Budget talks bogged down over 6% tax State's finances, other legislation are left in peril

April 06, 1992|By John W. Frece and Marina Sarris | John W. Frece and Marina Sarris,Annapolis Bureau

ANNAPOLIS -- House and Senate tax conferees, who had angrily broken off talks yesterday, resumed negotiations last night, but failed to resolve their major differences before they suspended work at 12:30 a.m.

They planned to reconvene at 9 o'clock this morning, but with adjournment just 15 hours away, time was fast running out.

"We have sort of a 'drop dead' time tomorrow," Sen. Laurence Levitan, a Montgomery Democrat, said just before midnight. "If we don't have a decision by noon, there's no way in the world. . . ."

Blaming each other for inflexibility, the two sides could not agree on how long to extend a proposed 6 percent income tax bracket for Maryland's wealthiest citizens.

That disagreement could force the legislature to pass a last-minute Doomsday budget balanced by $260 million in cuts to local aid, school funding and health care for the poor -- or pass no budget at all.

In a rare Sunday session, legislative leaders had hoped to come up with enough taxes to pass the $12.5 billion 1993 budget without those cuts. New compromise proposals were put on the table late last night, but again no final agreements were reached.

Unless the tax dispute is resolved, the General Assembly could be asked to vote for a $12.5 billion budget for Fiscal Year 1993 that must be balanced by nearly $260 million in additional spending cuts.

Those reductions -- listed in legislative documents under the title"Armageddon" -- would stick Baltimore and the 23 counties with another $95 million in cuts in state aid, on top of the $250 million in local aid already chopped away.

The cuts would mean closure of most parks and forests and of the mental hospital in Crownsville. They would also mean deep cuts in aid for public schools, community colleges, rental housing, Medicaid and a long list of other programs.

If legislators fail to pass a budget by midnight tonight, the scheduled end of the 90-day session, the session will automatically be extended until they do so -- something that has not happened in Maryland for at least 35 years. That alone will cost taxpayers $15,000 to $20,000 a day.

The Maryland Constitution prohibits consideration of anything but the budget during an extended session, which means the state's $350 million capital construction program and any other legislation still pending when time runs out would die.

Several important bills still await final votes, including Gov. William Donald Schaefer's bills on suburban sprawl and providing additional court remedies to battered women.

"I'm worried, uneasy and nervous" about the bills getting lost in the budget frenzy, said David S. Iannucci, the governor's chief lobbyist.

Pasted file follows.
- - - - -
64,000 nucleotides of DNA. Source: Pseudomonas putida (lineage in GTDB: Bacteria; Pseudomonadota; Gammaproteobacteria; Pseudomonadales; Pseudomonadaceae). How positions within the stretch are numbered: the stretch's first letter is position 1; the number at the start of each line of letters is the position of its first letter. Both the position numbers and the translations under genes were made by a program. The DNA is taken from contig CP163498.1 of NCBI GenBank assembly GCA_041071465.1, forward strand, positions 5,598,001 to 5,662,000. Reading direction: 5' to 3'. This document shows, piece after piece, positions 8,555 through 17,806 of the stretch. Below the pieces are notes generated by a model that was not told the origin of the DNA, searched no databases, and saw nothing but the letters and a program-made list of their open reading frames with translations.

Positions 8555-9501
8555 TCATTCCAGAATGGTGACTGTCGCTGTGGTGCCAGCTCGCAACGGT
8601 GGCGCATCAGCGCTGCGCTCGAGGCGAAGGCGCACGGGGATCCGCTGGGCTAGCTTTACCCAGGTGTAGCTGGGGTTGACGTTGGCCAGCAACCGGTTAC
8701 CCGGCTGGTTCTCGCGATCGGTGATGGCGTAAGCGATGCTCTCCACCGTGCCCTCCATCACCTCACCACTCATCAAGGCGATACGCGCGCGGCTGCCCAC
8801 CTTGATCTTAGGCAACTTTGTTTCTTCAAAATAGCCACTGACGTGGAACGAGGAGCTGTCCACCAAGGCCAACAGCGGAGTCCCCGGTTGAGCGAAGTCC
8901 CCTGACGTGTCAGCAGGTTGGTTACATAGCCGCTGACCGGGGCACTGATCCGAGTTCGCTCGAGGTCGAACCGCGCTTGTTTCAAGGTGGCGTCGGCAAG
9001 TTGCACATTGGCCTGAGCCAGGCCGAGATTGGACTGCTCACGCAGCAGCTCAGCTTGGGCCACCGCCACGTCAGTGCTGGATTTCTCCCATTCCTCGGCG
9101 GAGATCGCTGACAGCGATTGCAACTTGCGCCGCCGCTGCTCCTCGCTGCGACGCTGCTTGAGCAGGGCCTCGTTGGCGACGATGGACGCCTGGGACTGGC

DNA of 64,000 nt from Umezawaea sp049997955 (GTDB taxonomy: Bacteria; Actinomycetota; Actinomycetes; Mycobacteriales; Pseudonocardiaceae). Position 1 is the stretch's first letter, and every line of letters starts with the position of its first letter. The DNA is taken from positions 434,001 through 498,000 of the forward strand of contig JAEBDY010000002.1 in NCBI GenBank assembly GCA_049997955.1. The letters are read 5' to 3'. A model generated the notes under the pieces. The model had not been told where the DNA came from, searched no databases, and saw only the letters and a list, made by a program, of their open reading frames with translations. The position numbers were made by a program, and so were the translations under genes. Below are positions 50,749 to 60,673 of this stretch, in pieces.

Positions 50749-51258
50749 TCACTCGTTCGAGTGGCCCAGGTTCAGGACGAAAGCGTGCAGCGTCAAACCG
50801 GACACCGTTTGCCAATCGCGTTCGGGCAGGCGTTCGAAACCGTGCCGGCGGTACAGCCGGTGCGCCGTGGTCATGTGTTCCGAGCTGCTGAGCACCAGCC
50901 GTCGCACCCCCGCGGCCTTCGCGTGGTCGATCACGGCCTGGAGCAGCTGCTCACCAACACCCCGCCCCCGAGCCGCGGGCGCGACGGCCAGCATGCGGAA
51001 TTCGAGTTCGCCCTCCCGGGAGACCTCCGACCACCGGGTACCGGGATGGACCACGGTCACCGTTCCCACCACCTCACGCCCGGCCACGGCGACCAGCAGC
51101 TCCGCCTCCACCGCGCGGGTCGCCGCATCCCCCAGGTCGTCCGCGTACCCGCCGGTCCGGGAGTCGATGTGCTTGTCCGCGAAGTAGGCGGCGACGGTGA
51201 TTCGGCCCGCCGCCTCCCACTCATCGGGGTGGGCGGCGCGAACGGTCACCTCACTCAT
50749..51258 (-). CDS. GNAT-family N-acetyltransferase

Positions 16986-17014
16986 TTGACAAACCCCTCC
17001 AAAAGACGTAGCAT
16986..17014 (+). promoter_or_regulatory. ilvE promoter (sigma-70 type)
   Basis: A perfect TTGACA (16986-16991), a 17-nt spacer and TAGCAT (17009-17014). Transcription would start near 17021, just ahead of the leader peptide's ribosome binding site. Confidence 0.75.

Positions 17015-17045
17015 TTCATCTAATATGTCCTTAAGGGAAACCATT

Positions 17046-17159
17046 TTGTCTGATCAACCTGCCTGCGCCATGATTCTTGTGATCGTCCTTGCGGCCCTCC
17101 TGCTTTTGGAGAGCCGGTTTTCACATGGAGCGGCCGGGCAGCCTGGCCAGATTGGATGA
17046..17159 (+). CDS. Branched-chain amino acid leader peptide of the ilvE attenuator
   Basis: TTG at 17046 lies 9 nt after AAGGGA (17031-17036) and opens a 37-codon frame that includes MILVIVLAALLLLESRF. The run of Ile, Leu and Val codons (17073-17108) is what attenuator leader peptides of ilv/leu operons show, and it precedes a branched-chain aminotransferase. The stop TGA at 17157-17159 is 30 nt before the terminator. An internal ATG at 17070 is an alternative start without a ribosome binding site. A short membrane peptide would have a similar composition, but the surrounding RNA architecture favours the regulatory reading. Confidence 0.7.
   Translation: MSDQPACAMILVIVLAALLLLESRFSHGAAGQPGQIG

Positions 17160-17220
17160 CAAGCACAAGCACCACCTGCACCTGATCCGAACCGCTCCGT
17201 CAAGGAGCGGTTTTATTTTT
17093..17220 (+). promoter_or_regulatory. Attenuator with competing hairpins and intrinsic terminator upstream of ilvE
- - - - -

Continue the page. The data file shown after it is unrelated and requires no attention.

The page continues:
Only enactment of new taxes can keep the additional cuts from going into effect. But grim legislative leaders conceded yesterday that even if they can strike a deal in a conference committee, they may not have the votes for taxes on the floor tonight. This is especially true in the Senate, where one anti-tax senator could single-handedly filibuster it to death.

It was shaping up as a fitting end to a legislative session in which a suddenly vocal Republican minority forced many rank-and-file Democrats -- scared of an anti-tax, anti-incumbent electorate -- to push for a no-new-taxes budget.

If no tax bill is enacted, the political losers may turn out to be those who got caught in the switches: lawmakers who put their careers on the line by voting for taxes but who still will be blamed for passing a budget containing so many deep cuts in programs and services.

If the tax bill fails, with it will go a nickel-a-gallon increase in the gas tax proposed to revive the state's moribund road-building program and a 20-cents-a-pack increase in cigarette taxes.

Just as important, local governments would not get an increase in taxing authority that local officials had counted on to offset huge cutbacks in state aid.

Also at stake were several special local aid programs that would be financed by the proposed tax increase, including a $30 million "disparity" grant to Baltimore and five poor rural counties, $17 million for educating disabled students, mass transit subsidies for Montgomery and Prince George's counties, a grant to fight violent crime in Baltimore and Prince George's, a grant for magnet schools in Prince George's and a separate grant for schools around the state that fail to meet minimum statewide standards.

"If the House members are going to walk away from that, so be it," said a disgusted Senator Levitan, who is chairman of the Budget and Taxation Committee.

From the outset, the Senate tax conferees opposed the House's plan for a new 6 percent tax bracket for Marylanders with taxable incomes of $100,000 a year or more. Such a plan would have cost a taxpayer with $120,000 in taxable income a total of $200 a year.

To break the deadlock, the senators suggested extending the tax increase for only two years, fearful a permanent change might bring the state an embarrassment of riches.

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